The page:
How ADHD Is Diagnosed

How the DSM-5 Fails People with ADHD — and a Better Way to Diagnose

DSM-5 ADHD criteria is flawed for various reasons: It overemphasizes attention deficits and doesn’t focus enough executive function and self-regulation impairments. Current symptoms are also male-biased. Despite these flaws, clinicians can ensure more accurate diagnoses by following five recommendations during evaluations.


October 3, 2023

Approximately 25 years ago, when ADDitude published its first newsletter, the diagnosis of ADHD was based on criteria published in the Diagnostic and Statistical Manual of Mental Disorders, Version III-C. The DSM-IV diagnostic criteria adopted two years later were the most scientifically validated to date.

Its 18 symptoms were evenly divided into two lists: problems with inattention vs. problems with hyperactivity-impulsivity. To warrant a diagnosis, a patient had to exhibit at least six symptoms on either list, suffer impairment in one or more major life activities (home, school, community, peers), and begin experiencing symptoms by age seven. Furthermore, the symptoms could not be better explained as those of another condition.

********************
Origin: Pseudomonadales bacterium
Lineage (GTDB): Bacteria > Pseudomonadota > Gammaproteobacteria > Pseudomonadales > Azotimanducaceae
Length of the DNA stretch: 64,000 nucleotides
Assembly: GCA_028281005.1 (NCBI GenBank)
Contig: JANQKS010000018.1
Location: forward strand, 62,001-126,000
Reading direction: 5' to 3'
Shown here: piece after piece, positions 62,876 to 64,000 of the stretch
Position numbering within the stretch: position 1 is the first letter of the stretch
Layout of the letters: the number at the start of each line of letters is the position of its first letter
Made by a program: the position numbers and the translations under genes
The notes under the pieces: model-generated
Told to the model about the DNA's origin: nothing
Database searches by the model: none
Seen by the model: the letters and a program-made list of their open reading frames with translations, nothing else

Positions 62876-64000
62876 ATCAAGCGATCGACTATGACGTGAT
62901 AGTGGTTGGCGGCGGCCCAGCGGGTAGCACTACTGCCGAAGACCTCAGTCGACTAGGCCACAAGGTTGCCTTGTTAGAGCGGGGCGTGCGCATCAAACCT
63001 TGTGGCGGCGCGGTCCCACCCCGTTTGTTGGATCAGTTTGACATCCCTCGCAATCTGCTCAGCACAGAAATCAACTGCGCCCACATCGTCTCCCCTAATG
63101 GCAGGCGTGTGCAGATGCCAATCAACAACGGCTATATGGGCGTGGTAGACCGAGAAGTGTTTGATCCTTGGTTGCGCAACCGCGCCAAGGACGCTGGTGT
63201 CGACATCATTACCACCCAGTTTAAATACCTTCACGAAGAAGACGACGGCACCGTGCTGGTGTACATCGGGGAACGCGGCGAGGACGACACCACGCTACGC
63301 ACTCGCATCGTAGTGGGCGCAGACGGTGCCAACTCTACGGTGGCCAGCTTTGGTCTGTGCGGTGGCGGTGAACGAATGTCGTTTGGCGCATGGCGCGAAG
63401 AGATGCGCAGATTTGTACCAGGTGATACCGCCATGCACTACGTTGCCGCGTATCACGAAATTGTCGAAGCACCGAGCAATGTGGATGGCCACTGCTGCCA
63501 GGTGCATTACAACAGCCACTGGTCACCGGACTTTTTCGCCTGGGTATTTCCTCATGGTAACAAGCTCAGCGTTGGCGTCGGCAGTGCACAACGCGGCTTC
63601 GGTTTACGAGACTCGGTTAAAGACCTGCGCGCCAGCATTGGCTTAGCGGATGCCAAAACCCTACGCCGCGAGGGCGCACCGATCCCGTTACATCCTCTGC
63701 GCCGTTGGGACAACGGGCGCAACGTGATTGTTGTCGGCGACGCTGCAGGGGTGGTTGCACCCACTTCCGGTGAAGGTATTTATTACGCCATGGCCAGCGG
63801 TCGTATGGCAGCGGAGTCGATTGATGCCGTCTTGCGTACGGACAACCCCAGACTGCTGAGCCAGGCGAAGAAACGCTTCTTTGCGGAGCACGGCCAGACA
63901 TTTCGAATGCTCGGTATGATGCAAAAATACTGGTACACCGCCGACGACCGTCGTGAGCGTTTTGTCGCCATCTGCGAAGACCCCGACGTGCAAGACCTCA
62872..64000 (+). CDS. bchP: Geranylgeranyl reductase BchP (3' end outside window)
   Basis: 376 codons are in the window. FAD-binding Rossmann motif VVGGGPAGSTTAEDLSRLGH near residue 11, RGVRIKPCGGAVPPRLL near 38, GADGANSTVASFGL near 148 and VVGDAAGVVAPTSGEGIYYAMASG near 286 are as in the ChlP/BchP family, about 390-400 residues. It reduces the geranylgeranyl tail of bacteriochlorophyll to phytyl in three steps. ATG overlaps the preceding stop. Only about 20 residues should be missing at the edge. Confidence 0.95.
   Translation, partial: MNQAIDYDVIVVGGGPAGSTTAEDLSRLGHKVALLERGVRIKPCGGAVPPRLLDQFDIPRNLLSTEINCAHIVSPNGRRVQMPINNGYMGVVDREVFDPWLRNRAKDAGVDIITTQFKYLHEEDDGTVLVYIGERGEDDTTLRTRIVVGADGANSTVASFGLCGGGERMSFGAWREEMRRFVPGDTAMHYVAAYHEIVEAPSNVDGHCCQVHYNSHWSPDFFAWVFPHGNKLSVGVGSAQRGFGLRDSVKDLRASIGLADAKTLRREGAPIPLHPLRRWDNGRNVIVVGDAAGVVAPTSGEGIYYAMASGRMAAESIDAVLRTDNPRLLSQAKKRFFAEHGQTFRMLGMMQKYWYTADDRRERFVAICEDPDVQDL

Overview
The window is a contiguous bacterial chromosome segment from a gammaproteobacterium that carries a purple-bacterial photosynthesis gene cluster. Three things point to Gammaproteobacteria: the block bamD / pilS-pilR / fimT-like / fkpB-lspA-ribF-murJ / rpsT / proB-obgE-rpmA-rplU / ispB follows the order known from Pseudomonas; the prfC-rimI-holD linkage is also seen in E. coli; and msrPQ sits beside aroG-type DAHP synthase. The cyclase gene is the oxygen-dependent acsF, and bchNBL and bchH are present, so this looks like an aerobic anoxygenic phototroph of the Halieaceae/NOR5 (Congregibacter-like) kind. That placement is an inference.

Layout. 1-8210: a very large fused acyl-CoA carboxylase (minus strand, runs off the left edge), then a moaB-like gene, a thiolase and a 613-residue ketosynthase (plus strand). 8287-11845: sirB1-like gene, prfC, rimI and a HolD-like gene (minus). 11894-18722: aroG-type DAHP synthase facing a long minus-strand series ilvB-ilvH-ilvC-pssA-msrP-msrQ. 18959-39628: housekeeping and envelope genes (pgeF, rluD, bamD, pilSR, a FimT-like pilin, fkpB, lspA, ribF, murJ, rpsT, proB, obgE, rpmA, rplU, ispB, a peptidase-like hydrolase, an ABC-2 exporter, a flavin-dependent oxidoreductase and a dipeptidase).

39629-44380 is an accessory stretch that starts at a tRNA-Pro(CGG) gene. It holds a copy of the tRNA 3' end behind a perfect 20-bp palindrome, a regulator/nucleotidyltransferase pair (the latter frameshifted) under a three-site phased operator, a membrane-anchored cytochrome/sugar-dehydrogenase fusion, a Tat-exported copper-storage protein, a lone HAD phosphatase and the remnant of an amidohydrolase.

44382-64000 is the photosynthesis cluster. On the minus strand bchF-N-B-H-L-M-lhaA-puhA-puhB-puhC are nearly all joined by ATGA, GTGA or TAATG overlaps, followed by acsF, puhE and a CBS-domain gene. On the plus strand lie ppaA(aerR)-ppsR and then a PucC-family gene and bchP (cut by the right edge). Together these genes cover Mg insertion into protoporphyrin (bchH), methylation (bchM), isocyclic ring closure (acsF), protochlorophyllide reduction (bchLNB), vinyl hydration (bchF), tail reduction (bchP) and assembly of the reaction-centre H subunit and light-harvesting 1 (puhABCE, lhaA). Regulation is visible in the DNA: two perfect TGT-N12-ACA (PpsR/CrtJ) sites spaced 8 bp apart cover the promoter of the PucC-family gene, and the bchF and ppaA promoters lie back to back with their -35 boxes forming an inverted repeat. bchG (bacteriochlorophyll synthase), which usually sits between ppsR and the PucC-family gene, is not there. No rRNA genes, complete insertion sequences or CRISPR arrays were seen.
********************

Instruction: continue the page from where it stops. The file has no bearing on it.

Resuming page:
Yet, problems remained. The committee handling ADHD criteria for the DSM-5 hoped to improve the DSM’s rigor and diagnostic accuracy. It proposed recommendations that reflected independent research findings. Sadly, many of those recommendations were rejected by higher-ranking committees, perhaps partly out of fear they would significantly increase the prevalence of ADHD diagnoses. Thus, the ADHD criteria in the DSM-5, released in 2013, represented only modest improvements.

The Problems with the DSM-5